3. Alter the legislation (i.e. amend the 1996 Act) so as to Create a rebuttable presumption in favour of PPOs for long-term financial loss (e.g. losses extending for 15 yrs or more; perhaps restricted to future care needs);
  4. Require the Court to order a PPO wherever a secure PPO is available (perhaps restricted to future care needs; perhaps subject to the defendant wishing to provide compensation in this way). This last is the most radical proposal and clearly runs contrary to the current CPR and the case law. It may find opposition within the insurance industry as well as amongst claimants.

What will happen? Nobody knows. Options (i) and (iv) seem distinctly unlikely. Option (iii) is a possibility. Option (ii) – rule change – is perhaps the most likely, given that it does not require primary legislation and as it would leave the discretion in the hands of the judiciary, albeit subject to more directed guidance.

[1] Flora v Wakom (Heathrow) Ltd[2007] 1 W.L.R. 482 and Thompstone v Tameside and Glossop Acute Services NHS Trust[2008] 1 W.L.R. 2207.

[2] RH v University Hospitals Bristol NHS Foundation Trust [2013] EWHC 229 (QB)

[3] The Discount Rate, Consultation Paper 2017, para 98

[4] The Discount Rate, Consultation Paper 2017, para 102

[5] Update from the PPO Working Party, Institute and Faculty of Actuaries, 21st June 2016

[6] The Discount Rate, Consultation Paper 2017 para 108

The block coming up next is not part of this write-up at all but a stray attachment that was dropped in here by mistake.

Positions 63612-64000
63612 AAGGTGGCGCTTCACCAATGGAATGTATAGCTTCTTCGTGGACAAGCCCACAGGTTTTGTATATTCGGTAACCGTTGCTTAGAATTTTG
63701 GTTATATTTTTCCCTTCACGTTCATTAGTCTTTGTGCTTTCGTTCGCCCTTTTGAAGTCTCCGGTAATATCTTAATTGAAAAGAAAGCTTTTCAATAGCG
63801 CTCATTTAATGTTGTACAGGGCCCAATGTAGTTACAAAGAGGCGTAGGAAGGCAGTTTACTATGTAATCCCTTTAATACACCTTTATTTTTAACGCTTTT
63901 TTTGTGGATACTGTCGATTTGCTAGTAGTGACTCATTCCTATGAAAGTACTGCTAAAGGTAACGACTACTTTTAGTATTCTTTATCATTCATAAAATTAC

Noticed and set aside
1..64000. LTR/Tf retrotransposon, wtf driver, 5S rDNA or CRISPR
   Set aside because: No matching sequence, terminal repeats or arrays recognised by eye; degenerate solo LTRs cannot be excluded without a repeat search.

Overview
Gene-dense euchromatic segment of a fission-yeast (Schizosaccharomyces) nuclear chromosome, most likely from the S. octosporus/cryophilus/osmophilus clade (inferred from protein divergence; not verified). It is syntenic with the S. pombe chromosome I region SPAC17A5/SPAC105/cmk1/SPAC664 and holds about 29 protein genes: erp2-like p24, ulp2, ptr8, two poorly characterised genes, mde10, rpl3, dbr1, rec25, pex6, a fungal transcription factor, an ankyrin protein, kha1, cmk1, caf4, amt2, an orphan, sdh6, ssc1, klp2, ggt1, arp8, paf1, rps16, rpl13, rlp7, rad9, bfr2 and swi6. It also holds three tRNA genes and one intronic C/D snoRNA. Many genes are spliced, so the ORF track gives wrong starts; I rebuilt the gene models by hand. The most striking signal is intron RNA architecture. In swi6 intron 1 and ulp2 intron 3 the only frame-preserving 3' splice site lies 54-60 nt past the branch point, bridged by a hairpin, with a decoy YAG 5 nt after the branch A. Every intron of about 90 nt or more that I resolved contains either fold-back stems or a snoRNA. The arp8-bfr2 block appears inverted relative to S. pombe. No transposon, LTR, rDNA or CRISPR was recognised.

[7] The Potential Premature Demise of PPOs for Care in a Negative Discount Rate World, Richard Cropper, 21st April 2017: “In respect of the single most important need for a claimant, future care, even if this discount rate sustains, there remains a place for periodical payments.”

[8] Update from the PPO Working Party, Institute and Faculty of Actuaries, 21st June 2016

[9] [2008] 1 W.L.R. 2207 at [110] to [112]

[10] [122]

[11] Thompstone [2006] EWHC 2904 (QB) at para 15

[12] Ramsey J at [160]

 

Pension Claims: The Impact of the New Discount Rate

By Hannah Saxena

Final salary pension schemes

 

Background to calculation of final salary pension loss claims

Pension loss claims are intended to compensate the claimant for the prospective loss that is forecast to occur at the date of retirement but capitalised at trial/settlement following the injury.

 

In Auty & Others v National Coal Board [1985] 1 W.L.R 784 the Court of Appeal set down a process for calculating pension loss where the claimant had a final salary pension scheme:

  1. Gross value of the pension loss is calculated ignoring inflation.